Nautilus Switzerland section celebrates milestones on its 10th anniversary
14 July 2021
Maritime workers and boatmen in Nautilus International's Switzerland branch have now been supported by the Union for a decade. Deborah McPherson reports
Nautilus International's Switzerland branch can take pride in several key achievements as it reaches a milestone 10-year anniversary of federation.
Under an agreement with the Basel-based Unia union, around 800 Swiss maritime workers were transferred to Nautilus International — in the process, creating a Nautilus Swiss branch and national committee.
Nautilus International general secretary Mark Dickinson said: 'Many of the issues affecting members in the deepsea fleets are painfully familiar to those working on Switzerland's inland navigation vessels. Long hours, living and working conditions, training standards and the threat from low-cost foreign crews are having a huge and ongoing impact.'
Nautilus International Switzerland branch president Marcel van den Broek said of the federation: 'It was the perfect end to an intense period of very constructive discussions with Unia and the perfect beginning of a new Nautilus branch.'
The launch of Nautilus International in Switzerland was part of a plan conceived in 2000 to unite maritime professionals in a single cross-border trade union. That agreement was significant because it increased the Union's level of involvement in representing maritime professionals serving on European inland waterways, where it was already the largest inland navigation union in western Europe.
Nautilus national organiser for Switzerland Holger Schatz said the merger of Unia inland navigation to Nautilus International has led to a better 'understanding in Europe and everywhere in the world that there is shipping in Switzerland'.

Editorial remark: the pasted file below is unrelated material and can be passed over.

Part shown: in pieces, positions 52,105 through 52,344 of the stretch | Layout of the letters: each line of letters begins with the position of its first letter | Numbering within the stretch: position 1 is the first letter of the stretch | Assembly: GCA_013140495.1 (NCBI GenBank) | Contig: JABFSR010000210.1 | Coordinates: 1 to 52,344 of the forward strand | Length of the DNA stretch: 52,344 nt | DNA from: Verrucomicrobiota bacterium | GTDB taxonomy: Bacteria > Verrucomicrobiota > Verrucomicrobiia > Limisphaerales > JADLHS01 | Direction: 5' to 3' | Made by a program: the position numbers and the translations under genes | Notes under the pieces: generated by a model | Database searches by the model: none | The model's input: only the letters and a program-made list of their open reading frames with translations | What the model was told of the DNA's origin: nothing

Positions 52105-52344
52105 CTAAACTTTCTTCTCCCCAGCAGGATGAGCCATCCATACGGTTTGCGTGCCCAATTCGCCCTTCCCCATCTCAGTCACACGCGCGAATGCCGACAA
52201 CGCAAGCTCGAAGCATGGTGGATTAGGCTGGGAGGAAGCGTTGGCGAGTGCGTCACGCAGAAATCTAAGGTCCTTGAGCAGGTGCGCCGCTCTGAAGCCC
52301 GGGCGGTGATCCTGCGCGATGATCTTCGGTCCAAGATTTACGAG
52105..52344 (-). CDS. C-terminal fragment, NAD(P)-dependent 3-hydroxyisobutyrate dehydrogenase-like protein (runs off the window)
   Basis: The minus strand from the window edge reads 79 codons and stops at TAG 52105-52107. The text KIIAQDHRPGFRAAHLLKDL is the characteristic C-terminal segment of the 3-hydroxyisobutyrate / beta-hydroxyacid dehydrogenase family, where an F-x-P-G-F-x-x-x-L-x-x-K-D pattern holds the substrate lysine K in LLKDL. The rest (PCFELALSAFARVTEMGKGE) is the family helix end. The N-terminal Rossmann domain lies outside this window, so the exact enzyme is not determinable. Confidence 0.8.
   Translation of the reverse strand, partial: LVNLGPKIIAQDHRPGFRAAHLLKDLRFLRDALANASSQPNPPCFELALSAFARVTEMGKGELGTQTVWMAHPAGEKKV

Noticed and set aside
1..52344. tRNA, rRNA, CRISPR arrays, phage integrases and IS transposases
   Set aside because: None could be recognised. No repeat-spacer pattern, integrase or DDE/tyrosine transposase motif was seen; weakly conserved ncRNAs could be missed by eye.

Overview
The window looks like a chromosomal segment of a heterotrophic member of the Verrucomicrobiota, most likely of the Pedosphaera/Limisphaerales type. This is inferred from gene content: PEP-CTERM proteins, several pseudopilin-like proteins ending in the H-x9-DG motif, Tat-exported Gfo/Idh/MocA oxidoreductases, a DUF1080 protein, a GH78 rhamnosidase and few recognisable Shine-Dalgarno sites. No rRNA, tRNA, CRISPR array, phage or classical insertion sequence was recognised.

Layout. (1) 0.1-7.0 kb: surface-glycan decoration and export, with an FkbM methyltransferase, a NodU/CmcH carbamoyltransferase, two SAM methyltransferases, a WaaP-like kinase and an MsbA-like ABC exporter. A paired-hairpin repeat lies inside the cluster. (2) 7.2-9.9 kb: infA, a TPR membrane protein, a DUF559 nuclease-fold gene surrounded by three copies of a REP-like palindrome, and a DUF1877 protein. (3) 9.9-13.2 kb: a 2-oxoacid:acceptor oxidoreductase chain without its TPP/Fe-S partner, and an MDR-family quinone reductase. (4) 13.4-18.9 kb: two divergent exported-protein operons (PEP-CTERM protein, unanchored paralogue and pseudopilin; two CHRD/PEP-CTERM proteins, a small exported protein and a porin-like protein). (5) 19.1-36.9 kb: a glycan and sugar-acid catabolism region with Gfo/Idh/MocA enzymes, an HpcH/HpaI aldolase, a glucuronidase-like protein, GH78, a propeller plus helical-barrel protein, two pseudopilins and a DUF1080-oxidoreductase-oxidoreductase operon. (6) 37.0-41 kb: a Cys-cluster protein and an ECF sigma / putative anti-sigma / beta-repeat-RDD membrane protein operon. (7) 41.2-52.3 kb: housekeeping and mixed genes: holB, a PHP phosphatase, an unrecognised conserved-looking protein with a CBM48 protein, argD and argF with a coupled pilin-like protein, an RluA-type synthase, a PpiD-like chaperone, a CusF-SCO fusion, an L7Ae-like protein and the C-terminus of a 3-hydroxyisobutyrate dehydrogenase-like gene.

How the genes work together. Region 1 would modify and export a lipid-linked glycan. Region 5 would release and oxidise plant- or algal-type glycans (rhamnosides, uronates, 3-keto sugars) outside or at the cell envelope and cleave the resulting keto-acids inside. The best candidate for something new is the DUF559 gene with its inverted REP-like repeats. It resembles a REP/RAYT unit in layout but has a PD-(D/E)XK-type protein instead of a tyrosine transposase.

The branch has built a fine reputation as a 'centre for competencies' in inland navigation, including river cruise, he adds. Its work protecting members in tribunal cases on their behalf has also been very effective.
A major milestone was reached in the rivercruise sector where after six years of campaigning, the Union signed the first ever collective bargaining agreement (CBA) in November 2019. This was seen as a key win in a largely unregulated cross-border inland navigation sector with poor working conditions.
'After six years of campaigning, it was clear that Switzerland rivercruise was becoming the hotspot for European workers, but also the sector with worst working conditions,' Mr Schatz says.
'We all know, wages are very low and there's really no regulation within the sector. So, it was clear from the start that this was going to be the major challenges for us, but also for our affiliates within the European Transport Workers' Federation (ETF).'
While the rivercruise 2020 season was suspended due to the Covid-19 pandemic, Mr Schatz says feedback from employees in the sector is encouraging and that the CBA has already led to some improvements for crew.
A partial reopening of rivercruise began in June and is expected to ramp up in July and beyond as key American tourists resume European travel. All the European ports, including the Port of Amsterdam, have given the green light for vessels to visit their cities. And, most importantly, they have agreed that rivercruise passengers can go ashore for sightseeing.